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JOURNAL: ARVO 2003 Annual Meeting: Abstract 811/B786, presented May 4, 2003; abstracts 2111 and 2112, presented May 6, 2003.
AUTHORS: J. P. SanGiovanni,K. A. Trivedi
ABSTRACT: Dietary omega-3 fatty acids but not beta-carotene supplementation is associated with a reduced risk of age-related macular degeneration (AMD).
COMMENTARY: Higher intake of omega n-3 long-chain polyunsaturated fatty acid (LCPUFA) and fish was associated with decreased risk of having neovascular AMD after adjusting for nutrient- and nonnutrient-based predictors and correlates of AMD.
Total fish consumption of more than two servings per week was associated with a decreased risk for neovascular AMD compared with no fish in the diet (OR, 0.49; 95% CI, 0.28 - 0.84). Having more than one four-ounce weekly serving of broiled or baked fish (OR, 0.64; 95% CI, 0.44 - 0.94) or tuna (OR, 0.66; 95% CI, 0.45 - 0.98) also protected against neovascular AMD.
A second study, by W. G. Christen, from Brigham and Women's Hospital in Boston, Massachusetts, and colleagues, showed no protective effect of beta-carotene against AMD.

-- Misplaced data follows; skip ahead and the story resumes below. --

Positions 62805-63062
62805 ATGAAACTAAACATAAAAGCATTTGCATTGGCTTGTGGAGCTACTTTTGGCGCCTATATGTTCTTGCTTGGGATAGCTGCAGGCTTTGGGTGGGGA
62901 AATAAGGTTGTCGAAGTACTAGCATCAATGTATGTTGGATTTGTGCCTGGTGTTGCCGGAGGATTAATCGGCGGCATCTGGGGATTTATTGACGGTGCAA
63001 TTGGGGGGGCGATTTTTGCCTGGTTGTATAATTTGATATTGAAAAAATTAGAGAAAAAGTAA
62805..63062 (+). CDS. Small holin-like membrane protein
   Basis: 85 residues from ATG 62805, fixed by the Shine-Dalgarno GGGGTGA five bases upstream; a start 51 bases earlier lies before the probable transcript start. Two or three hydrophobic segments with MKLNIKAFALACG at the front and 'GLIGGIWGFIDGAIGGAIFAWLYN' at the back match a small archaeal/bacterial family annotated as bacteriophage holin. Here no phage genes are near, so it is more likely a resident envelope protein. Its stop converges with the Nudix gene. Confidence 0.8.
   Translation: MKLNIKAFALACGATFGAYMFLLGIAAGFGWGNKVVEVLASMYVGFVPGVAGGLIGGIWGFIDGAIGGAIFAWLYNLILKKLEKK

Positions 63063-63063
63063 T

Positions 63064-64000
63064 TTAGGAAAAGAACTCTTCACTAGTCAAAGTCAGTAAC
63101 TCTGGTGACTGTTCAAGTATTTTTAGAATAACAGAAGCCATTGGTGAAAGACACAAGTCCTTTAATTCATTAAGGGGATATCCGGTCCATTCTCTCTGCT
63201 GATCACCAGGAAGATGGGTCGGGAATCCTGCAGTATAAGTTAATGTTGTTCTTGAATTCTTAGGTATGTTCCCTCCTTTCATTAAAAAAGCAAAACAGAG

In the third study, by K. A. Trivedi and colleagues from Harvard Medical School in Boston, Massachusetts, women with a higher dietary intake of omega-3 fatty acids were at decreased risk of developing dry eye syndrome (DES).
Of 39,876 women participating in the Women's Health Study, 32,470 female health professionals aged between 45 and 84 years provided information on diet and DES. The highest versus the lowest dietary intake of omega-3 fatty acids was associated with decreased risk of DES (OR, 0.83; 95% CI, 0.70 - 0.98; P for trend = 0.04), after adjustments for age, other demographic factors, postmenopausal hormone therapy, and total fat intake.